The outcome, the same on both formats, features fifteen encouraging pills of catchiest fuzz-pop; direct, immediate and short, very short teenage hymns, that have been suitably defined as “a moving cross between HEAVENLY, THE FASTBACKS and MAMBO TAXI”. Guitars are simple though effective, enhancing the sweetness in Julie’s voice, always wrapped by charming backing vocals, calling up the best moments of ELASTICA and THE PRIMITIVES. As it should be, being a good punk-indie-pop band, only two songs last more than two minutes. None the less one of the songs, the album closer, is a heartfelt mid-tempo which moves away from the rest of the album when showing EGGPLANT’s mature, reflexive side, where the neat guitar arrangements contrast with the previous songs’ urgency and teen angst. " 2) From Trouser Press (http://www.trouserpress.com/entry.php?a=eggplant): Monkeybars (Dr.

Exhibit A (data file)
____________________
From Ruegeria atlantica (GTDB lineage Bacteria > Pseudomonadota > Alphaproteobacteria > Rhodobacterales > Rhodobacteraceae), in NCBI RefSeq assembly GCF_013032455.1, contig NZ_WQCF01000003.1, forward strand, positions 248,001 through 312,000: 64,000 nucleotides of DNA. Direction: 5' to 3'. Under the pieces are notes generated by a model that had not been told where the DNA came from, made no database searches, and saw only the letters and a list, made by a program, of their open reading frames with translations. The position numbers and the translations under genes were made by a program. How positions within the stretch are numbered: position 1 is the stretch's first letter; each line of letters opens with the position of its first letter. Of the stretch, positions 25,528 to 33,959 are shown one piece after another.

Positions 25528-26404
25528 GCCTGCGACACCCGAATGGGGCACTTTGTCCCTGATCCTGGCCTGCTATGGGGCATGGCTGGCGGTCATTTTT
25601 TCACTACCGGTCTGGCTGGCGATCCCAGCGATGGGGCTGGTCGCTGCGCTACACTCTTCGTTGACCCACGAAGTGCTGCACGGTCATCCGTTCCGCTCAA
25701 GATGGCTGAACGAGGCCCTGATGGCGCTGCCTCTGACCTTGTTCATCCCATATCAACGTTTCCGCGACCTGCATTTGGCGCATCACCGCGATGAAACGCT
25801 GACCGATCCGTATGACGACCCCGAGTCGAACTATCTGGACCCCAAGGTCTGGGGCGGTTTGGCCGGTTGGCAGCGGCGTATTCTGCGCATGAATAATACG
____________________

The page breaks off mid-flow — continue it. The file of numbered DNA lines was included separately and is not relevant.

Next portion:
Dream) 1989 Sad Astrology (Dr. Dream) 1990 In an eternal quest for true human tenderness in song, this unassuming Southern California quartet explores avenues paved by Jonathan Richman and Daniel Johnston. Guitarists Jon Melkerson and Jeff Beals have the uncanny ability to spin tales of cheerful wistfulness. On Monkeybars, Eggplant proves the Richman axiom that excessive volume and force are not required for soul-stirring rock'n'roll; an almost celebratory cover of Lou Reed's "Vicious" grooves comfortably nearby the not-too-vicious slagging of "Rolling Stones" and the mundane fantasy travelogue of "Goin to Maine." Sad Astrology sports bigger-budget, brighter production (by Russ Tolman) and more happy/sad beauties like "Unexpected" and "If You See the Real World Coming." The title cut deserves an award for Best Apocalyptic Love Song of 1990. [Scott McCaughey] Read more on Last.fm. User-contributed text is available under the Creative Commons By-SA License; additional terms may apply..
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